The UK freshman might not have been quite as spectacular as Knox was at WVU a year ago, but he did have himself a night. Herro was 9-of-10 from the floor, including 5-of-6 from the three three-point line, and 6-of-6 from the foul line on his way to a career-high 29 points. Had not Herro popped his way to 12 points in the first half, the Cats would have been looking up at a far greater deficit in the second half.

Afterward, Calipari said that while Herro scored a lot of points, he also gave up a lot of points. Herro had primary defensive responsibilities for Arkansas’ Isaiah Joe, a sharp-shooting freshman who scored 16 first-half points. Joe was 5-of-7 from the floor, including 4-of-5 from the three-point line. Cal said had he left Herro on Joe, the Razorback would have scored 46 points. (Herro disputed that in his postgame interview.) Instead, the UK coach put defensive specialist Ashton Hagans on the Arkansas guard, who became just an ordinary Joe in the second half to finish with 19 points.

Back to Herro. And his offense. And his swag. A couple of weeks ago, UK assistant coach Kenny Payne said Herro told him, “I’m a dog.” That’s a good thing. It means Herro loves to compete. And he does. He believes he’s good and doesn’t mind sharing that, even with the other team. After a made free throw, the TV cameras caught Herro turning to an Arkansas player and saying either “I’m money” or “I’m a bucket.” Either way, doesn’t matter. You get the message.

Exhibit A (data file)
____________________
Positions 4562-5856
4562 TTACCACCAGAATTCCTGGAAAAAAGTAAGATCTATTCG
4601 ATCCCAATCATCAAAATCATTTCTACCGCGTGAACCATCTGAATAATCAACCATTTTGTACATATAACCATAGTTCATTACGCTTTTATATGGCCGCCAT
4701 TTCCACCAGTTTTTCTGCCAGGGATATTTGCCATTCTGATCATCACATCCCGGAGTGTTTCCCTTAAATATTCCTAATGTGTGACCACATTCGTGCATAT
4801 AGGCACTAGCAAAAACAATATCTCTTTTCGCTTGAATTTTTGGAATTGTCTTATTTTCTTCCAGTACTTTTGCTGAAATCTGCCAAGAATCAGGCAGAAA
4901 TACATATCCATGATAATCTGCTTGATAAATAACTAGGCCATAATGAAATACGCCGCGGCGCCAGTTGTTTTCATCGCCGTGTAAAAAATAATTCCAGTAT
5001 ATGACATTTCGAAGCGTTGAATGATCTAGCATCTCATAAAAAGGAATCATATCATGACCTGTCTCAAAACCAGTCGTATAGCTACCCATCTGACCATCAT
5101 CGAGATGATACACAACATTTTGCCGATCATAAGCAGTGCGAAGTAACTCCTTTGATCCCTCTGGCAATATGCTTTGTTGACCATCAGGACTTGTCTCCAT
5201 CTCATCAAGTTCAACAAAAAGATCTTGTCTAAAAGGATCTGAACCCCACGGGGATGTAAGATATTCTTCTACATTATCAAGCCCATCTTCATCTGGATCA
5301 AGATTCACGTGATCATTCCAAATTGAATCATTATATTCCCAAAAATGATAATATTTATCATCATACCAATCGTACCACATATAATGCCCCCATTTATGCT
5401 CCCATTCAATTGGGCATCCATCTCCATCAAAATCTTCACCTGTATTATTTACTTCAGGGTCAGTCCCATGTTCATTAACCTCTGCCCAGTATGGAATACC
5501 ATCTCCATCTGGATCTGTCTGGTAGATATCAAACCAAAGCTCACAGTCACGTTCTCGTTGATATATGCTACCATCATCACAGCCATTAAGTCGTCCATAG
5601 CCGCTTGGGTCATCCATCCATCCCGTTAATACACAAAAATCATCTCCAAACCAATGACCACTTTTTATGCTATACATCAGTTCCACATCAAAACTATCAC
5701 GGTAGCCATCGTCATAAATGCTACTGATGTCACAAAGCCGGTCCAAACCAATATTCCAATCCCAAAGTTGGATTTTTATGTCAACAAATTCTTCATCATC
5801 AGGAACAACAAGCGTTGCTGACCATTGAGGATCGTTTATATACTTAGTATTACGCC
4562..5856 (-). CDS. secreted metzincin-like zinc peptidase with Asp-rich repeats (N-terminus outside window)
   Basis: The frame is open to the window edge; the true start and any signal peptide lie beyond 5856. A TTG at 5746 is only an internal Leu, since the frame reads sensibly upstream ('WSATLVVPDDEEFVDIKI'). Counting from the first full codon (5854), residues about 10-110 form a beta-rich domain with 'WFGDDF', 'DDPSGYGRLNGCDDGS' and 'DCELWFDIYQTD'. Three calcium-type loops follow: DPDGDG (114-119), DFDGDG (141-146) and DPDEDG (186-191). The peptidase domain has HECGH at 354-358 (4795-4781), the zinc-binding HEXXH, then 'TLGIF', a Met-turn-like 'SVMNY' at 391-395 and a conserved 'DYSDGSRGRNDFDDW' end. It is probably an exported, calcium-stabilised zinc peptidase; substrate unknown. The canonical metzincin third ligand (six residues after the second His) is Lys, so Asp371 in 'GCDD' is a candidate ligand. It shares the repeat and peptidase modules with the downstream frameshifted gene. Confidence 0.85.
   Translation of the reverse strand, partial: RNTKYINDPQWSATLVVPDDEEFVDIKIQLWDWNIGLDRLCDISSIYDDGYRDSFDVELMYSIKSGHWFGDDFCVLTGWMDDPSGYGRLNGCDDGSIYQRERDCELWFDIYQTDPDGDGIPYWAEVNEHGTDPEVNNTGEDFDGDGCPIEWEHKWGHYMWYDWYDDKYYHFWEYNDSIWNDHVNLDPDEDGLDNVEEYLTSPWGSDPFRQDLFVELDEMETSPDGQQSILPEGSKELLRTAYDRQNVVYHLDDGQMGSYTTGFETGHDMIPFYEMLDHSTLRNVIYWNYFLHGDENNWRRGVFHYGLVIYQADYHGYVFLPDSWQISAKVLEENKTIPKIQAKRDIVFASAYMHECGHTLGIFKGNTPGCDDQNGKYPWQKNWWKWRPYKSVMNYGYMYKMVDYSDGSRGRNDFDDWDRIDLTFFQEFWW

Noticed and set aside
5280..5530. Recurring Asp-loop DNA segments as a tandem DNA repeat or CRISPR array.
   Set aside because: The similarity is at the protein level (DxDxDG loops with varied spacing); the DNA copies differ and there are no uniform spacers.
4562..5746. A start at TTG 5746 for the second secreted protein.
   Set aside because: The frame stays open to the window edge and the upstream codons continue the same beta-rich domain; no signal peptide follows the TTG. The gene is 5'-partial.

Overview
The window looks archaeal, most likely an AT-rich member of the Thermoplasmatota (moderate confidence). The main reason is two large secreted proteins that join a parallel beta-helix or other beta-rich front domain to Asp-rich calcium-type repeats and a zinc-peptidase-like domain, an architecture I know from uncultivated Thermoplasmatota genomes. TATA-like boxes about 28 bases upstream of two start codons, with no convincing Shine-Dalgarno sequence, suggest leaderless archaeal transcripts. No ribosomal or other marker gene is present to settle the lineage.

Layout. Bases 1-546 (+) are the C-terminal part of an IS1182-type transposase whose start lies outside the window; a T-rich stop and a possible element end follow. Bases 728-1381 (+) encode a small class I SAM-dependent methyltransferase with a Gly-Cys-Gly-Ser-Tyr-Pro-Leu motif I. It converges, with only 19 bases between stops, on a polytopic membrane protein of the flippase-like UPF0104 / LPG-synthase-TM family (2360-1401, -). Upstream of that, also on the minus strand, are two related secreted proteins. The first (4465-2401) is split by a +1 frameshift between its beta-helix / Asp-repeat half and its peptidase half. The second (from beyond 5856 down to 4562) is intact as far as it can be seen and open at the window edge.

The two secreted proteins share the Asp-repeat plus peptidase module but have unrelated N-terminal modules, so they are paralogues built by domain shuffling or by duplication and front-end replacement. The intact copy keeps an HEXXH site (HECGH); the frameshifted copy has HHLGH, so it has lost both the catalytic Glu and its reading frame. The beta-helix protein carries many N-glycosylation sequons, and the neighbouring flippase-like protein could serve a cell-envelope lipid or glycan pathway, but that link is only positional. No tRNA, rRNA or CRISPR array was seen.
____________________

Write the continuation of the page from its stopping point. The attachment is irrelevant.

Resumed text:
3. Now it’s on to Rocky Top

Late in his press conference, it seemed to dawn on Calipari that his team played its second straight game without starting forward Reid Travis, out with a sprained knee. He mockingly started asking if people knew, “We’ve got a guy not playing. Did you know that?” Yes, we know that. It just didn’t see to make much difference on Saturday when the Cats steamrolled Auburn 80-53. And Tuesday, Calipari got 15 rebounds and three blocked shots from Nick Richards in Travis’ absence.

Saturday’s visit to Tennessee is a different challenge, however. We’ll be writing more on this later, but Travis played a key role in the Cats’ 86-69 thumping of the then top-ranked Vols back on Feb. 16. His defense helped hold UT’s Grant Williams, the reigning SEC Player of the Year, to just four shots on the night. Williams made three of those shots. But he was not the factor he normally is for Rick Barnes’ team.

Expect Tennessee to be ready Saturday. The Vols took a tough two-point overtime loss at LSU on Saturday. They have a tough game on Wednesday night at Ole Miss. To have a shot at their second straight conference regular-season title — Tennessee tied with Auburn for the crown last year — the Vols will probably have to extract some revenge from the Cats on Saturday.

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John Clay is a sports columnist for the Lexington Herald-Leader. A native of Central Kentucky, he covered UK football from 1987 until being named sports columnist in 2000. He has covered 20 Final Fours and 37 consecutive Kentucky Derbys.